The following selected texts are related to this struggle in terms of a common totalitarian regime.
Shakespeare’s Macbeth George Orwell’s Nineteen Eighty-Four
Hitler’s struggle for power accurately relates to Shakespeare’s Macbeth in the sense that there is one tyrannical leader of a totalitarian dystopia in both texts. Both struggle to get what they want or envision by doing whatever it takes. Taking lives is what these leaders resort to as solutions. There are a few common similarities between Macbeth and Hitler’s era, which include: the fact that both desire power; both are ruthless in getting what they want; and both like to gamble the battle. In the end it is evident that both societies are uncivilized illustrations of what the elements of power can do to man.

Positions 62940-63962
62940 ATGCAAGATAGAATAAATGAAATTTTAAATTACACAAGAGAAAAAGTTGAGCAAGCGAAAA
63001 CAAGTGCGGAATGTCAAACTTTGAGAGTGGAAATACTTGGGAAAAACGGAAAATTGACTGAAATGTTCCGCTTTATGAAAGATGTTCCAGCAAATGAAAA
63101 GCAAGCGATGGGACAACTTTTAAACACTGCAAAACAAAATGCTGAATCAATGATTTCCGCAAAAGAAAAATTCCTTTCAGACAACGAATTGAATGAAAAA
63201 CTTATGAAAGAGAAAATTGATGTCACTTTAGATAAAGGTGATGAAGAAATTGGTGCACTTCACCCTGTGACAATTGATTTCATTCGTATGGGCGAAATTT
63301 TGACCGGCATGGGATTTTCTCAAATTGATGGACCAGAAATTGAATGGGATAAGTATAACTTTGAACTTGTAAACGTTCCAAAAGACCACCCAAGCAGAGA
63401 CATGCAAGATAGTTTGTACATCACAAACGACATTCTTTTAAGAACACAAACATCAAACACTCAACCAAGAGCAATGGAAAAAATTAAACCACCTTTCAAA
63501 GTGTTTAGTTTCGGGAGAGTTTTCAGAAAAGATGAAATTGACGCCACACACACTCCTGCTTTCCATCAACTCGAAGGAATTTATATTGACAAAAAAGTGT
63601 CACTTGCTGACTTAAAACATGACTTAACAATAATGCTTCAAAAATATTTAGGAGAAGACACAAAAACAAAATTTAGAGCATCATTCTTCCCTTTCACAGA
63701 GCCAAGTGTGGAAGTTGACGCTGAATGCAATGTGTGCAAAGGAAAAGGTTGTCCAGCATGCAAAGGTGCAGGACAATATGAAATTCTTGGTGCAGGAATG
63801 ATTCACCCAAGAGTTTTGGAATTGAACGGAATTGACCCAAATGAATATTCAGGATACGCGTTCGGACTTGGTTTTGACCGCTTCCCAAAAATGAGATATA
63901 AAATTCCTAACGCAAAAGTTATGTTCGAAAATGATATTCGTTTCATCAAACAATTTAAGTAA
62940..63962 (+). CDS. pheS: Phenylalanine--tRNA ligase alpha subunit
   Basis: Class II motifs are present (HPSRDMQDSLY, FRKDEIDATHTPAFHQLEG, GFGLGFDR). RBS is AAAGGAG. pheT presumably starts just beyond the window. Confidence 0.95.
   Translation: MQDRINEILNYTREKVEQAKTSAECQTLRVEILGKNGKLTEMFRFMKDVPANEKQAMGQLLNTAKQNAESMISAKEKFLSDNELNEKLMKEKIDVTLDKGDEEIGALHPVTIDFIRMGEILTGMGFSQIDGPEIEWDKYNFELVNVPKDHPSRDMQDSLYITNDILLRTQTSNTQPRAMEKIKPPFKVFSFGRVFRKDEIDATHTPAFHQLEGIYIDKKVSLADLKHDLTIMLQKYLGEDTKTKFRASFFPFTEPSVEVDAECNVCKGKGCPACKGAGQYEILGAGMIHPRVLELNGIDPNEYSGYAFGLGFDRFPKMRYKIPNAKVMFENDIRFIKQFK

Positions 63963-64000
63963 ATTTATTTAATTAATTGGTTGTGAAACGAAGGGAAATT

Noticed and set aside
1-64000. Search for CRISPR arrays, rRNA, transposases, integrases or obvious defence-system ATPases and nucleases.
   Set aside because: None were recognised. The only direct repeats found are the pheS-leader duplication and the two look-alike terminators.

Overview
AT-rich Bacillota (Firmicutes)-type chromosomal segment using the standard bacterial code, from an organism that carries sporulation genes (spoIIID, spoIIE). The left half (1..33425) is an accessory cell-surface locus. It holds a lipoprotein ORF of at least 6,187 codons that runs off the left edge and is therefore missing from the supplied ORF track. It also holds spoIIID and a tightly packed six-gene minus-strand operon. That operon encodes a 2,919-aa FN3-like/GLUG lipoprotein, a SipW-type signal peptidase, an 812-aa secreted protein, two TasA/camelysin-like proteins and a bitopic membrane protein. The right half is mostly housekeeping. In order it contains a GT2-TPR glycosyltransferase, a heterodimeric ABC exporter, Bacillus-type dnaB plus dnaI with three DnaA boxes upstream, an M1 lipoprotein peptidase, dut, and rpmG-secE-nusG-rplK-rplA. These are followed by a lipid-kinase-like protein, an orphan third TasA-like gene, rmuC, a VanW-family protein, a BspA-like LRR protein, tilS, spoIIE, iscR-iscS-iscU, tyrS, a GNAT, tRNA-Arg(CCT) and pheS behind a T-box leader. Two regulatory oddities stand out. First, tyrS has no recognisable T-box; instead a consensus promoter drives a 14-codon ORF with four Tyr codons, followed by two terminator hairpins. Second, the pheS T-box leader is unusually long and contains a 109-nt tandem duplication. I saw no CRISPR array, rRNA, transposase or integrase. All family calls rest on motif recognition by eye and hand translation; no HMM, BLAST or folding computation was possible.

Another course text that Hitler’s struggle relates to is George Orwell’s Nineteen Eighty-Four where Winston’s society is run by an over-ruling dictator as was German in the early 1900s. In Orwell’s text it is Big Brother who controls the minds, emotions, and the source to blame of the citizens of Oceania. Likewise, in 1933 onward ’til 1945, it was Hitler who controlled the citizens of Germany in such a way. What seems to be repetitive is the power an idea holds itself. An idea such as blaming somebody for the wrong provides motivation, inspiration, hatred, and purpose.
It can be concluded that each situation ends in harsh manners. Hitler commits suicide, while Winston is tortured and never the same.